of a record of acceptable quality, a compre-
required to prepare and present a thesis
Unive;sity of Pennsylvania requires an
individual desiring to pursue graduate study
without planning to work for a higher degree to be admitted on an unclassified basis and to enroll for courses without credit.
who has thus
Candidacy for a degree in any department dependent upon fulfilling the departmental
enrolled, even satisfactorily,
though he comcannot receive
credit for such courses toward a higher degree.
A SURVEY OF GRADUATE SCHOOLS The applicant must have had an undergraduate program of studies which give adequate preparation for advanced study in his chosen field and a recommendation from the department chairman in his major subject OS a basis for admission. Admission to Graduate School is conditioned upon the satisfactory completion of work during the
Each student must present a physician's of
completing registration the maximum load he
the University, and
semester credits per term.
Admission as a regular student does not imply admission to candidacy for a degree. in a student's major decide upon the student's fitness to proceed to the examinations for a higher degree. A student, therefore, should not seek
The Group Committee subject
Graduate School. The Dean of Women is the advisory and administrative officer for matters pertaining to the life and social activities of women students. All women students must have their living accommodations approved
The Master's deg'ee
represents the suc-
year of graduate work including some training
The minimum number
Graduate School does not
a degree. Graduate degrees ore not conferred
scribed in individual cases.
The candidate must prepare a
necessarily imply acceptance to candidacy for
degree is twenty-four, and additional work may be presemester
twenty years of age who fulfill requirements are admitted to the
admission to candidacy until the Group Committee has had ample opportunity to observe
cessful completion of at least a full
upon the basis of the number of
courses passed or the quality of the thesis,
the field of the major subject, and complete
but upon the basis of the quality and scope of
a seminar course or a laboratory course of a
the candidate's knowledge and his power of investigation in his chosen field of study. Only
which shall be of one and shall include the preparation of at least one comprehensive scholarly or scientific paper. A general examination by the Group Committee in the major subject is research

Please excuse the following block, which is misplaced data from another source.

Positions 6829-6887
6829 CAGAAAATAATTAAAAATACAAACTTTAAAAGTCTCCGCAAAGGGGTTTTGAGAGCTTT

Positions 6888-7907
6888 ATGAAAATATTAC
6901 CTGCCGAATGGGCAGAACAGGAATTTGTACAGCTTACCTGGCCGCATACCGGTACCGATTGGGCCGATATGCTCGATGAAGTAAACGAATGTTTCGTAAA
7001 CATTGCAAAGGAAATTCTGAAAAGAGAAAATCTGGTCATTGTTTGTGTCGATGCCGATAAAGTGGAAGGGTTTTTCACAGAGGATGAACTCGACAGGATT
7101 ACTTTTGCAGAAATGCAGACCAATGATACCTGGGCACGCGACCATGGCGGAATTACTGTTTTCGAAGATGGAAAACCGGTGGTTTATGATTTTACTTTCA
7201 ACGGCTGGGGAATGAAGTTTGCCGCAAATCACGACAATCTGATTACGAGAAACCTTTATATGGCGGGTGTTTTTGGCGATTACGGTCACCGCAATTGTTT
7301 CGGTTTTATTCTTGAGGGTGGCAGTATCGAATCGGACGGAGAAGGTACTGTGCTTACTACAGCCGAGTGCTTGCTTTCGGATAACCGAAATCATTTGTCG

A, B plus and B are passing grades; failure
exam may be
to attain at least a
given until the student has been admitted to
A summary of requirements for higher degrees at the University of North Carolina includes a bachelor's degree from a recognized institution and a minimum period of one year of resident study. An applicant must also have a reading knowledge of one modern foreign language. Upon admission the student is required to take nine graduate courses, six of which must be in the department of the major. At the end of his period of study, he is given a written and an oral examination in the field of his major, and he is also required
quality of the applicants.
General regulations governing the Master's degree include a minimum of one year of residence and study at Radcliffe College with a grade of B or better and the approval of the student's program of work by the department
committee under which she works. Wellesley College requires on official record of all courses and grades of an applicant along with letters of recommendation from two professors in the major department and
a catalogue of the school.
sessions of undergraduate courses of at least B.
The University of Virginia requires a bachelor's degree from on accredited instituand a grade average
upon the Graduate School's past experience with graduates of her undergraduate college or univer-
to write a thesis in this field.
admission to Radcliffe College the undergraduate record of the student must be distinguished. The admission standards over and above this depend upon the number and For
oral or written,
grade of B in all graduate candidacy for the
where limitation of numbers is necessary require a general grade average of B or better.
either French or
student, during her one vear Continued on page 22